Limited Government Is Essential to Economic Growth
We do not know who will be the next President of the United States. As we opined last week, Republican nominee-apparent Mitt Romney is not likely to win if he doesn’t soon articulate an inspiring message or vision. President Obama, on the other hand, very well may win re-election with his strategy of pitting the vast majority of voters (90%) who barely pay 30% of personal income taxes, against the much smaller (10%) who pay 70% of all personal income taxes. Such an outcome, we believe, will set the country on a potentially irreversible path to ever-expanding government, at the expense of sustainable economic growth for the country and its people.
We do not believe President Obama is opposed to economic growth, but we do believe he is staunchly opposed to limited government and he has said as much. Sadly, he doesn’t seem to understand that he can’t have it both ways. As the size of the government’s debt (including what the government owes to those who are on, or will be on, social security) continues its steady growth well beyond the size of the entire economy, economic growth will become more and more elusive. In this respect, his vision of the role of government is fundamentally opposed to what the founders envisioned and gifted to their contemporaries and to their posterity. They understood that limited government was essential to the growth of the country and its economy. With all due respect to President Obama, we believe the founders had it right and he has it wrong.
Politicians and economists talk and often write in a very esoteric language. Economic theorems, models and projections consist largely of language that crosses the eyes and numbs the mind. But people know when they are better off or worse off, or feel things are headed in the right direction or the wrong direction, or whether unsustainable (and unrepayable) debt is okay or not so okay. Common sense still trumps elitist mumbo-jumbo.
Most Americans understand that when the government grows it requires money to fund that growth and that government acquires that money from those who pay taxes, or by borrowing the money, or by printing the money. They also understand that when government goes into the capital markets to borrow money, whatever they borrow is less than is then available to the private sector to borrow for expansion of an existing business or for starting a new business. If government taxes its citizens to acquire the money to expand, then there is less money in the hands of private citizens to spend or save or invest as they wish. They also understand that when government simply prints money to fund its own expansion, their own money is eventually cheapened or devalued.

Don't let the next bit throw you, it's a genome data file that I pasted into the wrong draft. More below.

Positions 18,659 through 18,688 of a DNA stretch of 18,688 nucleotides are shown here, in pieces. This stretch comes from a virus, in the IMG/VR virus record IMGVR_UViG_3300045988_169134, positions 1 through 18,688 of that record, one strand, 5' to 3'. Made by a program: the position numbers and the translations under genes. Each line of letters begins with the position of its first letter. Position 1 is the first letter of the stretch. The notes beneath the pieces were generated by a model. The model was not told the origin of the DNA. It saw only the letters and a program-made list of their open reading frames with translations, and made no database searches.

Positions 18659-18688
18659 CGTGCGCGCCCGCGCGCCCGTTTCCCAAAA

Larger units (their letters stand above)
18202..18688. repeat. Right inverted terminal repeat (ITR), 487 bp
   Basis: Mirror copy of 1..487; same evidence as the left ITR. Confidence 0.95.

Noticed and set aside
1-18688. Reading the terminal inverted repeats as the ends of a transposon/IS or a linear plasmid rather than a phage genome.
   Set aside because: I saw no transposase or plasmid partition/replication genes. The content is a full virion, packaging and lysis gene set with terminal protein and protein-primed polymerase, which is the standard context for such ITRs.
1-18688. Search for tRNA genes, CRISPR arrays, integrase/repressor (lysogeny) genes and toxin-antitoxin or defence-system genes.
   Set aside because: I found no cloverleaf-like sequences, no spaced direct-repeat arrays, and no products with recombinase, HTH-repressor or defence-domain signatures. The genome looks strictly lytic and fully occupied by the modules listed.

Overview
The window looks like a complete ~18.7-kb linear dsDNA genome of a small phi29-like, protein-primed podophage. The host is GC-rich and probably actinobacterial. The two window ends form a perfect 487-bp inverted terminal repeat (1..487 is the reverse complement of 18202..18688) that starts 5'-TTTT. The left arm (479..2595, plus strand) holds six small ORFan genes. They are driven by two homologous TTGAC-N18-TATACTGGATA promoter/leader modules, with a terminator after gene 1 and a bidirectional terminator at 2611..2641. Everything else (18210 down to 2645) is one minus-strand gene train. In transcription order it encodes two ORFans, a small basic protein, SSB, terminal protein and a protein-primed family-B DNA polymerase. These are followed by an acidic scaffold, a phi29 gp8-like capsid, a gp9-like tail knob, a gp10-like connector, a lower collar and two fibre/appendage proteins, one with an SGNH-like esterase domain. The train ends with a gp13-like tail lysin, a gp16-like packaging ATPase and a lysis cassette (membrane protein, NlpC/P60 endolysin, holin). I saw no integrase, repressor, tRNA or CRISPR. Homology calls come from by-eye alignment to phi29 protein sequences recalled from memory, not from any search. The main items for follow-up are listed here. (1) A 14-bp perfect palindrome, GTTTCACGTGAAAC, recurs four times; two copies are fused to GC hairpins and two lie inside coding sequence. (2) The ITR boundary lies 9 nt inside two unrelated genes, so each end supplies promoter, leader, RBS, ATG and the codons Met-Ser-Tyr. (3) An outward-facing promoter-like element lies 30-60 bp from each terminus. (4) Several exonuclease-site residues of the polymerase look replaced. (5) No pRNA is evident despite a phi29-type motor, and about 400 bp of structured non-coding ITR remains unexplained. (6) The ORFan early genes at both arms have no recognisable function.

Many liberal economists argue that our economy is under performing because people and companies in the private sector aren’t spending. Therefore, they conclude, government must spend in order to increase the velocity of money (the rate at which people spend and cause money to change hands), thereby stimulating the economy. Well, if we had an Administration in Washington whose top priority was to encourage economic growth, they might have a point. But we don’t, as evidenced by the President’s sandbagging of the recommendations of the strong pro-growth Commission on Fiscal Responsibility and Reform (Simpson-Bowles), which he himself empanelled.
In the interest of fairness, the Republicans weren’t much help either, having been thoroughly spooked by Grover Norquist’s no-tax-no way-under-no-circumstances campaign. Nonetheless, strong support from the President could have tilted the balance among the Democrats on the Commission, three of whom voted against the Co-Chairs’ recommendations. The reader will recall that the Simpson-Bowles recommendations were accepted by a solid majority of the Commissions members with 11 of 18 Commission members voting “aye” but not by the super majority of 14 required. There is, of course, little chance that the Commission’s recommendations would have made it through Congress, but the President’s very cool reception to Simpson-Bowles, which would have simplified the tax code, lowered individual and corporate tax rates and eliminated a whole host of preferential tax treatments for various special interests clearly revealed his distaste for tax reform other than as a campaign issue.